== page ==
The proposal to revise the Private Investment Law that the Angolan government plans to submit to parliament removes the requirement for national partners to hold a stake of at least 35% in the share capital of the companies, a measure intended to improve the attraction of foreign direct investment, according to the document.
“It should be noted that the draft of the new law eliminates the mandatory limits of the participation of nationals in the capital stock stipulated in article 9 of the current law, because it is intended to highlight the freedom of shareholders to decide on the capital structure of their enterprises,” the Angolan government document said, quoted by Portuguese state news agency Lusa.
Article 9 of the Private Investment Law, which has been in force since 2015, expressly states that foreign investment in Angola “is only permitted in the case of partnership with Angolan citizens, public capital companies or Angolan companies, which hold at least 35% of the share capital and participate effectively in the management reflected in the shareholders’ agreement.”
The guarantee by the State of “non-public interference in the management of private companies” and “non-cancellation of licenses without administrative or judicial process” is also assumed.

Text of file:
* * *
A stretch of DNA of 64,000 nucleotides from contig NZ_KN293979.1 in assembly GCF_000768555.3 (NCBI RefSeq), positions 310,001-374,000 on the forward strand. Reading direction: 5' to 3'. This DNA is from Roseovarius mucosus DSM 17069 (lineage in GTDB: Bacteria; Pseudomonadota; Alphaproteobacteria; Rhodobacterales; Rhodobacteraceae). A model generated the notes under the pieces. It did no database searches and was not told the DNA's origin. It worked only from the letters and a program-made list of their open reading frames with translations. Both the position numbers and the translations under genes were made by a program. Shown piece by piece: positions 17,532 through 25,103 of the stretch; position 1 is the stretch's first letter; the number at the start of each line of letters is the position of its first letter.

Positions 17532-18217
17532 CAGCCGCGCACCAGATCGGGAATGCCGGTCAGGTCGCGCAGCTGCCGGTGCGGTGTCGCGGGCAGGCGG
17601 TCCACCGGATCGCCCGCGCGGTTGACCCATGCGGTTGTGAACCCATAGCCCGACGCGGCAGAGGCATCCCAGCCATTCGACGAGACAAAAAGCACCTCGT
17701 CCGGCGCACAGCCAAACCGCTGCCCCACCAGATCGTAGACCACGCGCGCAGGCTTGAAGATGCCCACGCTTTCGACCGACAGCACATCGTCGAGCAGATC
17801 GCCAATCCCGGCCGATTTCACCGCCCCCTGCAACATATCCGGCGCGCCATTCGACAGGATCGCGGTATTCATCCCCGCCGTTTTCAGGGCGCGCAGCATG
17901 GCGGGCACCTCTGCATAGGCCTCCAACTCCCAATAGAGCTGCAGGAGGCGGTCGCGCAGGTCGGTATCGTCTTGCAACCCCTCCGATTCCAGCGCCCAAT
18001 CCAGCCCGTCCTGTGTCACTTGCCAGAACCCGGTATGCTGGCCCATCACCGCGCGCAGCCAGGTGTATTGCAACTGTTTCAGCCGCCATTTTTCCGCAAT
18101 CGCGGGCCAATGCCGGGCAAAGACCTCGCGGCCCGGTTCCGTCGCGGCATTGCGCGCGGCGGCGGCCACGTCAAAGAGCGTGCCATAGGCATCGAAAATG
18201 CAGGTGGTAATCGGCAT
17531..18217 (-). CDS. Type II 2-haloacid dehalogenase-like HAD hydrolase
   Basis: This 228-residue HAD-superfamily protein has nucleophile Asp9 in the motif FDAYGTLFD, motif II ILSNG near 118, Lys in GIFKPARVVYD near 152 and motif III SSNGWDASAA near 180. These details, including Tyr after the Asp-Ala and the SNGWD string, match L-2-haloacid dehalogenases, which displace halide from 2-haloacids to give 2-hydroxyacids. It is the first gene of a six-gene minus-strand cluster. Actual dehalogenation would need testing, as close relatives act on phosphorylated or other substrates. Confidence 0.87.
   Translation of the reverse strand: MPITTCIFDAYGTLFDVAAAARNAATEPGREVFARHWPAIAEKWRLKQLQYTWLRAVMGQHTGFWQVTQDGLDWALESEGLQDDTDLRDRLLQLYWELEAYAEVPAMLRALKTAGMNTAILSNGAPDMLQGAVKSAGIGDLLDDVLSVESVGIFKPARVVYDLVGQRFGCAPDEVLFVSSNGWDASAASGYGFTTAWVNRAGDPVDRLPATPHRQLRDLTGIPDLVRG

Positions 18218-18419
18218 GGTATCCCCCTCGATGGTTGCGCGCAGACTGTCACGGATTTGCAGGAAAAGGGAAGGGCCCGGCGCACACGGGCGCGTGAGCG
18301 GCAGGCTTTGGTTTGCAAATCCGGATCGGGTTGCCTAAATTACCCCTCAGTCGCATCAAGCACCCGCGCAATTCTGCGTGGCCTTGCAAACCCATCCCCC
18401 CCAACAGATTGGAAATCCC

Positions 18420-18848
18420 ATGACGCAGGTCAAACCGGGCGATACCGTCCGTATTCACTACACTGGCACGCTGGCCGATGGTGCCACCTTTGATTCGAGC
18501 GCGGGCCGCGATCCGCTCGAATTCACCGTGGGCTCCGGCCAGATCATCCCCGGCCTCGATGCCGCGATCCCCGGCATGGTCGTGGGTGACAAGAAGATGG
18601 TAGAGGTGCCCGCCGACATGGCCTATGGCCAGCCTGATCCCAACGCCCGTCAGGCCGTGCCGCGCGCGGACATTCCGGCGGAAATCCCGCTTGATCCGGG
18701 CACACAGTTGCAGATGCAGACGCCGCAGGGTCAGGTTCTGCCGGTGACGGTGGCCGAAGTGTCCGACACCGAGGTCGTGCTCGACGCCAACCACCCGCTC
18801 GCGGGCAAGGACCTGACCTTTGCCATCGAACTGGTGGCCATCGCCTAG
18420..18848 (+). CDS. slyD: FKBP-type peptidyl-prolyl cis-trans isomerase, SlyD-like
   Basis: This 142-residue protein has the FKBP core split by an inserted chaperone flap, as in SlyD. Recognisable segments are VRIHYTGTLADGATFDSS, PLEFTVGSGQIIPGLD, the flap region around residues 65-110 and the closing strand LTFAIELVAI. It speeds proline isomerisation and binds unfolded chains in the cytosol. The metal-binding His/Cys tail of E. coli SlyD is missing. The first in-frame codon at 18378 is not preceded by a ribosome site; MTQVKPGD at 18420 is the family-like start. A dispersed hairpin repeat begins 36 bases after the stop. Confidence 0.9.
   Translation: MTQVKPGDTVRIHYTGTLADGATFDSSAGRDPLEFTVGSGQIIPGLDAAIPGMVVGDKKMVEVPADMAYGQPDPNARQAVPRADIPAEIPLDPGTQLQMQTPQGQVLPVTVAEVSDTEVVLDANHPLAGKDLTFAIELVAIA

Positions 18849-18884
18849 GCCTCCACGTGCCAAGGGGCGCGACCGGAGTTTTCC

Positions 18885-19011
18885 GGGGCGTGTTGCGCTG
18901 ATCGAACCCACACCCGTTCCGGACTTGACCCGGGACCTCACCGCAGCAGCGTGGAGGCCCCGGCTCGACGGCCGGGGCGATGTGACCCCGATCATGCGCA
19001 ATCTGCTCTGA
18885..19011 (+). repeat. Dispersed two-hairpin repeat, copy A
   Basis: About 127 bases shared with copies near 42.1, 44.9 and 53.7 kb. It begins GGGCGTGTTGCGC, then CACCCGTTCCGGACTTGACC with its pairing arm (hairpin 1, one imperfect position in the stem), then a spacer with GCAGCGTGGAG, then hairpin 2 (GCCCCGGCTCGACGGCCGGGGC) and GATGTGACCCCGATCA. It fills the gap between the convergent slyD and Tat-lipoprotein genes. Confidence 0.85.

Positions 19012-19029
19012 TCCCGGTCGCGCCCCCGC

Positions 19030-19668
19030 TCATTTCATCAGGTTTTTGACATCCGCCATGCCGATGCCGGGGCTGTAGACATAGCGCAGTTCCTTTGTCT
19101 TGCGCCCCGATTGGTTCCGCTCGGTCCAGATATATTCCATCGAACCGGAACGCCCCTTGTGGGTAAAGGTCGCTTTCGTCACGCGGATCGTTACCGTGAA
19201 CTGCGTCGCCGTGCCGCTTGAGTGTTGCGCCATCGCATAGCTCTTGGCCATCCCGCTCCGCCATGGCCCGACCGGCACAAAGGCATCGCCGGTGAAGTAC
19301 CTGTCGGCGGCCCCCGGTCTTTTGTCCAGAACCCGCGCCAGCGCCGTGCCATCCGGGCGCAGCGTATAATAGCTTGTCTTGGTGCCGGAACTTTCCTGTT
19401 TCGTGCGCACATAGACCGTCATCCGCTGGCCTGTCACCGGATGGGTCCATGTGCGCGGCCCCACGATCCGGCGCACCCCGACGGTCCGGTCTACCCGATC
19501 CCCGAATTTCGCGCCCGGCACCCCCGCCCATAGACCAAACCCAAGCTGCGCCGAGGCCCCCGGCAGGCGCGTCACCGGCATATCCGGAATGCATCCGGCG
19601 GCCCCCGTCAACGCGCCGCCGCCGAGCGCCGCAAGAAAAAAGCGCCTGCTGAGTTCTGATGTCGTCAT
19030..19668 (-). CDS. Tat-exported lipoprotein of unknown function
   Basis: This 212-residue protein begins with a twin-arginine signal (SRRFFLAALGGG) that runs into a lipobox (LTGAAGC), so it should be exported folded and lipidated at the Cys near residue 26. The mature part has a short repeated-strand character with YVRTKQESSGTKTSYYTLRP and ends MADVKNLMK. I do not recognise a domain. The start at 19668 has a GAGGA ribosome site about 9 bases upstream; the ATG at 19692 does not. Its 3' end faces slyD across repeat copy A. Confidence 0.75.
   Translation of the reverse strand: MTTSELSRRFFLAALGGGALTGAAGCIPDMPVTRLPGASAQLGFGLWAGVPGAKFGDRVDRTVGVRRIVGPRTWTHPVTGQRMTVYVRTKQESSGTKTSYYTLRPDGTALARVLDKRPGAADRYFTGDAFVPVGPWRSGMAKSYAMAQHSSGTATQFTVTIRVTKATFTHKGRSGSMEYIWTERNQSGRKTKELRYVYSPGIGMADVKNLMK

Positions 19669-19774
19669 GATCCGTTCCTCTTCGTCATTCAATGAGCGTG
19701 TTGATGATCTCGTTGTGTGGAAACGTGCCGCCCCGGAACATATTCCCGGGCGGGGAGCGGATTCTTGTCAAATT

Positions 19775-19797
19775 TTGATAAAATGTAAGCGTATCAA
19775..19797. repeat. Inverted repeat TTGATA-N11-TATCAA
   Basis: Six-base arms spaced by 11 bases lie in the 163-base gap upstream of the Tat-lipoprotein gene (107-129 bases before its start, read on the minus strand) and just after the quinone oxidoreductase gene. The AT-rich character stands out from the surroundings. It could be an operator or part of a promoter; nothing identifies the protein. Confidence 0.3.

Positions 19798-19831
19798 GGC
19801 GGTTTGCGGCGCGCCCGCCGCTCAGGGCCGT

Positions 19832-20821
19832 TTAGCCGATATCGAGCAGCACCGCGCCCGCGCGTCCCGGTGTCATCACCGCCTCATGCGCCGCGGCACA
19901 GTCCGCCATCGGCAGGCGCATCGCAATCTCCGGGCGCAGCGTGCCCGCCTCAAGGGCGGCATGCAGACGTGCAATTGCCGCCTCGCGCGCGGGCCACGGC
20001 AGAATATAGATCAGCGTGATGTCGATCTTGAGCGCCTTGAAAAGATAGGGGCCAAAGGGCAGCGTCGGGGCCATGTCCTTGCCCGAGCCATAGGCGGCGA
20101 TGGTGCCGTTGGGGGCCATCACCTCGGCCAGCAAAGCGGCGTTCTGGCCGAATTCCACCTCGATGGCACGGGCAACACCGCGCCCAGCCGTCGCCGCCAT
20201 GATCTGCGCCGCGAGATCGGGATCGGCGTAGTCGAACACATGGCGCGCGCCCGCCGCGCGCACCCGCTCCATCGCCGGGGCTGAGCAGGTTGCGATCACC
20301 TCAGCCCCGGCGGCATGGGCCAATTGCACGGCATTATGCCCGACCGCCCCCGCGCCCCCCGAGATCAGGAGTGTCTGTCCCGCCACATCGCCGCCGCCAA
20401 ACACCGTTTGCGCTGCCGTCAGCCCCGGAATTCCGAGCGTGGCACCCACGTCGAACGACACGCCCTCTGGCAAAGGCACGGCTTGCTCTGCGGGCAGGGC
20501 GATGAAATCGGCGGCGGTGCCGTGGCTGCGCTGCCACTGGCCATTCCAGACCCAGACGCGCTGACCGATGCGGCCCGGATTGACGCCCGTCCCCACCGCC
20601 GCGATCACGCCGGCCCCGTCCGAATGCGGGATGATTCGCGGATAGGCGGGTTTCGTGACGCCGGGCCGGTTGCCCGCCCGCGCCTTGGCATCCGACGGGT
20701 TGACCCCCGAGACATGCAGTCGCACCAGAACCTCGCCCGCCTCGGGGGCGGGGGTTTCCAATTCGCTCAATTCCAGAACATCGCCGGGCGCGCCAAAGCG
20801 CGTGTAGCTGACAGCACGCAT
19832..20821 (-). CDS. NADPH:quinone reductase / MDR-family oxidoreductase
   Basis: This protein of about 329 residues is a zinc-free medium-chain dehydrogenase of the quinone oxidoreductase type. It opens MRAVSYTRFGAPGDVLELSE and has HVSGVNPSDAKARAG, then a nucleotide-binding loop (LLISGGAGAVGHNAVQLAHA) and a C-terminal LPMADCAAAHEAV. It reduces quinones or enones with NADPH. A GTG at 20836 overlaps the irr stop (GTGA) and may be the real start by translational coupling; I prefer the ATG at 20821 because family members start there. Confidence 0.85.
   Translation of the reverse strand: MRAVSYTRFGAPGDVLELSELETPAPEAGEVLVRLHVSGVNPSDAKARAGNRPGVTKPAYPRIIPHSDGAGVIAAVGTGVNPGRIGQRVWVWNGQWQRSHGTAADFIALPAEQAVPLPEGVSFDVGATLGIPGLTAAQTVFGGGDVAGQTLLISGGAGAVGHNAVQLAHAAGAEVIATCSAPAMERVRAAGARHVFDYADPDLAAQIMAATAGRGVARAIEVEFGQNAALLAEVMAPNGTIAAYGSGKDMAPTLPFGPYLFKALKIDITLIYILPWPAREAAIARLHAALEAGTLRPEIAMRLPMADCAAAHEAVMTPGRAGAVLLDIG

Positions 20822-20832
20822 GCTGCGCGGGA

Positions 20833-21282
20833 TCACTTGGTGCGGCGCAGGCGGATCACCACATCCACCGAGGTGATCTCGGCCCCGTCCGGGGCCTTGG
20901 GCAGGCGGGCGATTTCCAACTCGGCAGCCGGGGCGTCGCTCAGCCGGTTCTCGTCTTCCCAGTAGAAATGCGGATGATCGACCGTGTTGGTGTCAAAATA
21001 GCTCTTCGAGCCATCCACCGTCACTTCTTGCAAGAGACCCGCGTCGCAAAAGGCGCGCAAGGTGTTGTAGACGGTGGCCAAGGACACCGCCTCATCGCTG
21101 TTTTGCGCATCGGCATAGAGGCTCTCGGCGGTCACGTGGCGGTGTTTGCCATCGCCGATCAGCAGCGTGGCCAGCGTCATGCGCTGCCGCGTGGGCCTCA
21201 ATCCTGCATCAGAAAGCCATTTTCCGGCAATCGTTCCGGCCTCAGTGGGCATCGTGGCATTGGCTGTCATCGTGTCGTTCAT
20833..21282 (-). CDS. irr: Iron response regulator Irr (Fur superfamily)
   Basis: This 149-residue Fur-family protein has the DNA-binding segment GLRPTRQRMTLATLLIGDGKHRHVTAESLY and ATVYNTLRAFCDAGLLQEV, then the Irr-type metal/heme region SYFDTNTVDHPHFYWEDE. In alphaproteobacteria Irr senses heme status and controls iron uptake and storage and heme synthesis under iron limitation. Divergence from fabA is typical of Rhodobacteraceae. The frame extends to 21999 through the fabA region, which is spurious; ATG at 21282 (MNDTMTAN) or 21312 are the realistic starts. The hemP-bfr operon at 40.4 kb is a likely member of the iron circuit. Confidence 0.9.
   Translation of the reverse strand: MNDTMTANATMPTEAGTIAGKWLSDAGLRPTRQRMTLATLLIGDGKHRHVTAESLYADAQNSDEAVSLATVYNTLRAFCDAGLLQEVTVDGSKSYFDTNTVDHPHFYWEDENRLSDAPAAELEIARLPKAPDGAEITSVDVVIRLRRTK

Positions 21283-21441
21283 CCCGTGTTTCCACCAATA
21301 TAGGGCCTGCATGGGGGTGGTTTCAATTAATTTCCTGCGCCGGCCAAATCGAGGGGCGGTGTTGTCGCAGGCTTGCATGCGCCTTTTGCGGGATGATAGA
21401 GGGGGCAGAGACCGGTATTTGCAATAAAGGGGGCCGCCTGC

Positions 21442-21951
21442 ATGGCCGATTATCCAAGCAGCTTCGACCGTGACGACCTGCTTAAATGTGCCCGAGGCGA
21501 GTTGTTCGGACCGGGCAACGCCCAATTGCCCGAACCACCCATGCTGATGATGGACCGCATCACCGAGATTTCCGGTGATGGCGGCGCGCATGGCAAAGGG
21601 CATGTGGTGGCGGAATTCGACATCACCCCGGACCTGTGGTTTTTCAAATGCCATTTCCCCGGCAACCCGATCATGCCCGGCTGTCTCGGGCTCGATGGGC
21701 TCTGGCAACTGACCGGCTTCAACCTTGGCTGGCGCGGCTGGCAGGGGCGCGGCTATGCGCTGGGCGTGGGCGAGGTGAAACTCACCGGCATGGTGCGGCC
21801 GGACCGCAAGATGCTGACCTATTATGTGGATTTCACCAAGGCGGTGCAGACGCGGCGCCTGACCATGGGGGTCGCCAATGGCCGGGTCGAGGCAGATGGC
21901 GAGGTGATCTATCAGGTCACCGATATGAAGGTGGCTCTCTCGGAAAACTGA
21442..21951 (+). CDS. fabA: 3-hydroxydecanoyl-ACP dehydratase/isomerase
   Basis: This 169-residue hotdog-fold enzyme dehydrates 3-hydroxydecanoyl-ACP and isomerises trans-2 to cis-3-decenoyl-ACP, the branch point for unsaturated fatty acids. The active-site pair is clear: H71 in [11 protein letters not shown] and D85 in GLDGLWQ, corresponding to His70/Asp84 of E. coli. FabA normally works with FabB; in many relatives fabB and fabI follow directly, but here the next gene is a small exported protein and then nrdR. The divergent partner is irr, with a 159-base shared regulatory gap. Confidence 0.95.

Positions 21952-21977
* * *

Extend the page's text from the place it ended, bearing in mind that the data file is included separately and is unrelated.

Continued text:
With regard to the transfer of profits and dividends, article 16 of the draft law grants foreign investors “the right to transfer abroad” dividends or distributed profits, the proceeds of the liquidation of its investments, capital gains, the proceeds of indemnities and royalties, or other income from remuneration of indirect investments related to technology transfer.
The proposal keeps in place the regime for granting tax benefits to investors, such as reducing tax payments for up to 10 years, depending on the amount of investment, sectors of activity and development zones, but provides, as does the current law, for a minimum investment, in this case of US$1 million. (macauhub)